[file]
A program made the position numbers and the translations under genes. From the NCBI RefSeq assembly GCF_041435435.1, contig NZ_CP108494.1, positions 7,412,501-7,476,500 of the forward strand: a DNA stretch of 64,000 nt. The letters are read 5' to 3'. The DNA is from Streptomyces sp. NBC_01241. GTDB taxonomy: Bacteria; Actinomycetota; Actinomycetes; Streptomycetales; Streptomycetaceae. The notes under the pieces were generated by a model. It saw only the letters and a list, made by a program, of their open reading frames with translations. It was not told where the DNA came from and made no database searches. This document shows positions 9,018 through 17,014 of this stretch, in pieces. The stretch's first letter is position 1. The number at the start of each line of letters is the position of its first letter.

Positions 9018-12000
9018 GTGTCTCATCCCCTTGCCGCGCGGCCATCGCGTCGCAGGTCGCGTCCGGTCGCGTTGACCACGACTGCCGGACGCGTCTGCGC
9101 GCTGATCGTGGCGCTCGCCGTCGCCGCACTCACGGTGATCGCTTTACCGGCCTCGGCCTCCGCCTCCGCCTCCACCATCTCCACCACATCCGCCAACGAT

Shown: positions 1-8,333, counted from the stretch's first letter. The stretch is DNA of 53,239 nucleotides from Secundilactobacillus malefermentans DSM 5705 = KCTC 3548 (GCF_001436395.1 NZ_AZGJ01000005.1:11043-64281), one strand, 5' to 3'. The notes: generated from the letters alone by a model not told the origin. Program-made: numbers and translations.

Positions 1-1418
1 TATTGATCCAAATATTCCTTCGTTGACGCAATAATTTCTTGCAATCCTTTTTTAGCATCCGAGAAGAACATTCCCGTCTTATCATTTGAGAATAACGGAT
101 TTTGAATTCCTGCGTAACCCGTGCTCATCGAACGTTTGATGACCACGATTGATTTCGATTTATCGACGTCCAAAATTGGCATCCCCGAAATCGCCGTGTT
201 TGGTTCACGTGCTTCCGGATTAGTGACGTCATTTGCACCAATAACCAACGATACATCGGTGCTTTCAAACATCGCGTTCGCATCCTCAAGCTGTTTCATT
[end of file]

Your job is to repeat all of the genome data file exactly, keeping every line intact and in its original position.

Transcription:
A program made the position numbers and the translations under genes. From the NCBI RefSeq assembly GCF_041435435.1, contig NZ_CP108494.1, positions 7,412,501-7,476,500 of the forward strand: a DNA stretch of 64,000 nt. The letters are read 5' to 3'. The DNA is from Streptomyces sp. NBC_01241. GTDB taxonomy: Bacteria; Actinomycetota; Actinomycetes; Streptomycetales; Streptomycetaceae. The notes under the pieces were generated by a model. It saw only the letters and a list, made by a program, of their open reading frames with translations. It was not told where the DNA came from and made no database searches. This document shows positions 9,018 through 17,014 of this stretch, in pieces. The stretch's first letter is position 1. The number at the start of each line of letters is the position of its first letter.

Positions 9018-12000
9018 GTGTCTCATCCCCTTGCCGCGCGGCCATCGCGTCGCAGGTCGCGTCCGGTCGCGTTGACCACGACTGCCGGACGCGTCTGCGC
9101 GCTGATCGTGGCGCTCGCCGTCGCCGCACTCACGGTGATCGCTTTACCGGCCTCGGCCTCCGCCTCCGCCTCCACCATCTCCACCACATCCGCCAACGAT

Shown: positions 1-8,333, counted from the stretch's first letter. The stretch is DNA of 53,239 nucleotides from Secundilactobacillus malefermentans DSM 5705 = KCTC 3548 (GCF_001436395.1 NZ_AZGJ01000005.1:11043-64281), one strand, 5' to 3'. The notes: generated from the letters alone by a model not told the origin. Program-made: numbers and translations.

Positions 1-1418
1 TATTGATCCAAATATTCCTTCGTTGACGCAATAATTTCTTGCAATCCTTTTTTAGCATCCGAGAAGAACATTCCCGTCTTATCATTTGAGAATAACGGAT
101 TTTGAATTCCTGCGTAACCCGTGCTCATCGAACGTTTGATGACCACGATTGATTTCGATTTATCGACGTCCAAAATTGGCATCCCCGAAATCGCCGTGTT
201 TGGTTCACGTGCTTCCGGATTAGTGACGTCATTTGCACCAATAACCAACGATACATCGGTGCTTTCAAACATCGCGTTCGCATCCTCAAGCTGTTTCATT